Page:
Creating a culture that makes market abuse impossible
“Each time market abuse takes place that is a result of the conduct of an individual or a group of individuals. But what makes it possible is the culture: the culture of the firm, of the industry and of the regulatory environment,” explained Jamie Syminton, head of wholesale enforcement of the FSA, years ago.
That provides the basis for the fines and restrictions that the FCA imposes on individuals as well as firms. In that case, all players should also work together to achieve a common goal: make market abuse impossible to materialise in organisations.
And the current regulator believes that this can be done by addressing what could be the core of the problem: the culture of an organisation.
McDermott said in a speech last year that changing the culture may take time, but it can be done if top officials invest properly into doing it. Meaning, they have to be able to effectively and efficiently pass it on to the employees, from middle management to the bottom rank-and-file. This will then be translated to improved customer service.
Institutionalising customer service
FCA Chief Executive Martin Wheatley once painted the picture of the responsibilities that the financial services firms have in their hands, by contrasting them to supermarkets.
Wheatley said: “Despite what I’ve heard some people say, banks and financial services are not like supermarkets. They’re not selling obviously over-ripe fruit and veg, prawn sandwiches past their sell by date, or iffy lasagnes… Items that customers can easily understand are poor investments. They’re advising on expensive, complex, potentially life-altering products that reach maturity in five, ten or 15 years’ time. Often long after the first contact between adviser and consumer.”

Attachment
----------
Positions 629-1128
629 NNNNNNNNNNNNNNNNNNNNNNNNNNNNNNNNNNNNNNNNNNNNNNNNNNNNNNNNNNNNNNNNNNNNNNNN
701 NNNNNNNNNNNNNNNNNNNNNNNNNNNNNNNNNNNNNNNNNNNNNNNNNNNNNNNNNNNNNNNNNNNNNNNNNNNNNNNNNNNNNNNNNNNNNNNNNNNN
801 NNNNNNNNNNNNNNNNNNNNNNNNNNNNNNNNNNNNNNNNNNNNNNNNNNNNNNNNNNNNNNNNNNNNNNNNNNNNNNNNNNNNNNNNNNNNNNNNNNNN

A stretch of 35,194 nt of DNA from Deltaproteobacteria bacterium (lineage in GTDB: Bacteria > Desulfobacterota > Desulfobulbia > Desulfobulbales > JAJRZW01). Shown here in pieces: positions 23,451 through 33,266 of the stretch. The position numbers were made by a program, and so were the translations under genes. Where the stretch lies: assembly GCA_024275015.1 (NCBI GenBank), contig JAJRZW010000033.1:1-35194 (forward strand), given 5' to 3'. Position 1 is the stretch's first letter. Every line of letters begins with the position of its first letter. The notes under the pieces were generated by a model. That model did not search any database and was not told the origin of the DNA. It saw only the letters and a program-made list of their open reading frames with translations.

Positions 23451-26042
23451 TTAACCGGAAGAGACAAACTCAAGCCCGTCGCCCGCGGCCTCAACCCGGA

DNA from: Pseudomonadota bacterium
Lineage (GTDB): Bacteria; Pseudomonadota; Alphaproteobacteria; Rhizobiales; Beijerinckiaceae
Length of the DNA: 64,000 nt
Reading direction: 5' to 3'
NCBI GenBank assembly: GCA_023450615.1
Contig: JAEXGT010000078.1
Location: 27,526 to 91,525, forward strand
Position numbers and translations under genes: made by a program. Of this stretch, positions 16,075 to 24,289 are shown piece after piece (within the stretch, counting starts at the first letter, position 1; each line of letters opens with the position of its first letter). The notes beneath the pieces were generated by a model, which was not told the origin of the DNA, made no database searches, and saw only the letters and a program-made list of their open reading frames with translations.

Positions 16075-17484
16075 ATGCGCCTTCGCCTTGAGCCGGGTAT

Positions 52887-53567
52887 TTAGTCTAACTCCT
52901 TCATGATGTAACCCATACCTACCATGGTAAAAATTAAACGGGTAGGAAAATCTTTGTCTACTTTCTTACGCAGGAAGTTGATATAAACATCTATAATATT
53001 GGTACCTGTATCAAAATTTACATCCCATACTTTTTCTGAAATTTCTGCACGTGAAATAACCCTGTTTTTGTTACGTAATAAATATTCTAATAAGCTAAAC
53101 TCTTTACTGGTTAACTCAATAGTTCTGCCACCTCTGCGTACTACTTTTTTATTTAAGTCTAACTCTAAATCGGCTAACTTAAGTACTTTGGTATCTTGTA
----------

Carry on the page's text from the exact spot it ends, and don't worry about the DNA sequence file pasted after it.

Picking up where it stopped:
Further, Wheatley said that customer service must be institutionalised. Meaning, it should be ingrained deep within the company’s soul that even the likes of Pritchard would be wont to consider their actions through the impact lens.
Linking this mind set to the idea of preventing market abuse, Syminton had this to say:
“But the front line in the battle against market abuse is the industry itself. We have expectations on firms and individuals, clearly set out, to take action that will prevent market abuse and help to police it.”
“We hope that market practitioners will do so voluntarily,” Syminton added, “because it is in the wider best interests of all market participants that market abuse is minimised.”
The FCA continues the job that the FSA began, and still works on improving. But it calls on the participation of all the players. Letting Syminton’s words echo, everyone must take up the cudgels and fight to be free from the undermining effects of market abuse. The industry can start by eliminating such failings as Pritchard’s. The regulator will continue to uphold the firms to the highest standards:
“But where we see firms or individuals failing in breach of their duties to prevent or police market abuse, then we will not be afraid to take action against them also.”